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Friday, September 24, 2010

Poetry on my Mind

It is now officially Fall, and that means school. Actually,
I've been back in classes for a month. I'm already so busy and
overwhelmed. But I mean that in a good way.

I am taking two classes this semester. Let's talk about ASL
first. I am in ASL v now. My professor is great. So far it's
been smooth sailing and clear skies. No problems at all.

I'm also working two days a week with an ASL assistant. She is
a grad student who happens to be one of my class interpreters.
We meet one-on-one to go over info from the text book and
handouts. We review material that is covered in class and she
helps me prepare for upcoming presentations. If we can ever
get the stupid computer to work, she will also help me "watch"
videos and practice clips from the class DVD.

This has been my first semester working with an ASL assistant.
It has been a wonderful experience so far. Finally...
FINALLY... I have access to all class material. I can study what
I need and be prepared for class and quizzes. This makes a world
of difference.

I like ASL. It's good for me. It's practical. I need to
improve my communication skills. ASL will do that. You could
even say I love ASL. But I'm not in love with it... I'm not
having an affair with ASL.

That brings up the second class I'm taking this semester -
Introduction to Creative Writing. There's no denying the truth.
Writing is my lover. Writing makes my heart throb, my pulse
quicken and brings me up short of breath. It's writing that
soothes my soul. I spend each day with writing and dream about
writing all night long.

I'm taking Introduction to Creative Writing as a way to sample
the field. See if it's really what I want to do. Get a feel for
each genre and pick my direction.

I almost didn't take the class because I knew there would be
focus on poetry. I have never liked poetry. I can't understand
most of it. But I decided to try the class anyway.

Well, we started with poetry. We aren't reading textbooks on how
to write poetry. No rules about rhyming patterns or meters or
how many lines a poem should have.

Instead, we read real poetry. Actual books of poetic art by
actual authors. So far we've read "No Matter How Many Windows"
by Jeanne Bryner and "Jubilee" by Roxane Beth Johnson.

To be honest, I didn't even know this kind of poetry existed.
They are using poems to tell an over all story - to create a
picture of how they lived or what they experienced. I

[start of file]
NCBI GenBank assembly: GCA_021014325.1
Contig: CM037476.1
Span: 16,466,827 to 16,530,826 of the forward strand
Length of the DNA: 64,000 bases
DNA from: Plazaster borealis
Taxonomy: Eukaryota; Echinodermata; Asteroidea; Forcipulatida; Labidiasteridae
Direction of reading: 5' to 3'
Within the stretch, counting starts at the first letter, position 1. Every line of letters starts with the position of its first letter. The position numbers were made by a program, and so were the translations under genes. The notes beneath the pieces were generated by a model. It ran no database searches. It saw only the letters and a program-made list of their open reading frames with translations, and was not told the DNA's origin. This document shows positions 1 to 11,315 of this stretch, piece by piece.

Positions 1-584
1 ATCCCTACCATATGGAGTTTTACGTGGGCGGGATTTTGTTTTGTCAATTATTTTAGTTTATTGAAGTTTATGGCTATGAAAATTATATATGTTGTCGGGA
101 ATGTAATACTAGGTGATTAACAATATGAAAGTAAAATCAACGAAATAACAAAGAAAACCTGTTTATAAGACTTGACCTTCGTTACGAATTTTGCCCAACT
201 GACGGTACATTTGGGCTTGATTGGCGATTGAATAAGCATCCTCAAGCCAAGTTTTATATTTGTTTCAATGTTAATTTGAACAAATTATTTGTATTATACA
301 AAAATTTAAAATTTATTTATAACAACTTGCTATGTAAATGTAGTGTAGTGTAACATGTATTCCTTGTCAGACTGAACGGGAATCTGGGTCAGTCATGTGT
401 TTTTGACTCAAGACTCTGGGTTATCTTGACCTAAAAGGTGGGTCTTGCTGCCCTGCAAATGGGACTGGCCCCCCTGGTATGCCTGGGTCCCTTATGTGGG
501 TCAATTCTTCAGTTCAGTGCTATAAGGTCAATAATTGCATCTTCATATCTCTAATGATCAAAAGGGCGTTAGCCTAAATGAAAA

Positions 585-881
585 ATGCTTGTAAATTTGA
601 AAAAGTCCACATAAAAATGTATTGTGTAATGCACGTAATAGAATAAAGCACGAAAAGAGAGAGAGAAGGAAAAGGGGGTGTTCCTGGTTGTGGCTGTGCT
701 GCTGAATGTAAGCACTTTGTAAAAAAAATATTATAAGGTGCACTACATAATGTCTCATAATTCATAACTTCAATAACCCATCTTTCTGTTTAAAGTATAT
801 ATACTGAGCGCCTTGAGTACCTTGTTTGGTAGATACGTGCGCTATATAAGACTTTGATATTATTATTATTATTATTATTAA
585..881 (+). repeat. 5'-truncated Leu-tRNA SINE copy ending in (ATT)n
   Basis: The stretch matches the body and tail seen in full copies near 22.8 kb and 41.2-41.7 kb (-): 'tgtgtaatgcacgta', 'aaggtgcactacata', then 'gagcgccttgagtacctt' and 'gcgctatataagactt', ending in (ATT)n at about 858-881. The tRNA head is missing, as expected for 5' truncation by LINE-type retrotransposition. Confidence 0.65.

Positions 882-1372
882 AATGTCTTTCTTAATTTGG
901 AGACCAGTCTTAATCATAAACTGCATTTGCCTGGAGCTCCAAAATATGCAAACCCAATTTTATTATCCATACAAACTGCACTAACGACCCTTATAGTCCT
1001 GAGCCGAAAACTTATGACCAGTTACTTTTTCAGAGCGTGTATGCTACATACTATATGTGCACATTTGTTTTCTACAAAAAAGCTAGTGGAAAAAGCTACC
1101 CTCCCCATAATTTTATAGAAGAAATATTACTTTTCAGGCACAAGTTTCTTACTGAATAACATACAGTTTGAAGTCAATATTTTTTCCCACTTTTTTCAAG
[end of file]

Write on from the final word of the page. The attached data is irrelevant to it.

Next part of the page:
particular liked Jeanne Bryner's book. She uses poetry to
illustrate four generations of her own family history. Such
strong women in desperate situations who face life with amazing
dignify and determination. I found myself hooked.

Last week, Jeanne Bryner visited my university to talk about her
work and read poems from "No Matter How Many Windows." I had
never been to a poetry reading before. I actually enjoyed it and
I was thrilled to meet and talk with the author. I think I was a
little too star-struck because I couldn't think of anything to
say. I stuttered through some simple questions and cursed
myself for not bringing the book because I could have gotten an
autograph.

At the poetry reading, I also met the director of the MFA
program that I want to enter. That turned out to be a surprise
opportunity. As Bryner said in reply to a question from the
audience, it's all about making connections. I guess I just
made my first connection.

Yesterday, I attended another poetry reading at the university.
This one was called "Celebrating Our Own." The winner's of last
year's poetry contest read some of their work. This included
poems by college and high school students.

I went because I was curious about the prize winning poetry. I
wondered what "amateur" poetry would be like. As it turned out,
it's just as beautiful and hard to understand. Still, I did
enjoy listening to the poetry.

I didn't sleep well last night. I woke up every fifteen minutes
with poetry on my mind. Dark and twisted poems by Jeanne Bryner
and Roxane Beth Johnson. Sad poems by the contest winners.
Uplifting poems by my classmates. And then my own work... sharp
and honest. I write with such vulnerability. It's like a
public display of affection. This love affair reveals my
innermost secrets.

Poetry... poetry... What is going on here? I don't even like
poetry. Or maybe I do.

I know one thing for sure -- I do love to write. I can't hide
it any more. There's no denying what I most love and desire. I
confess:

I want to be a writer.

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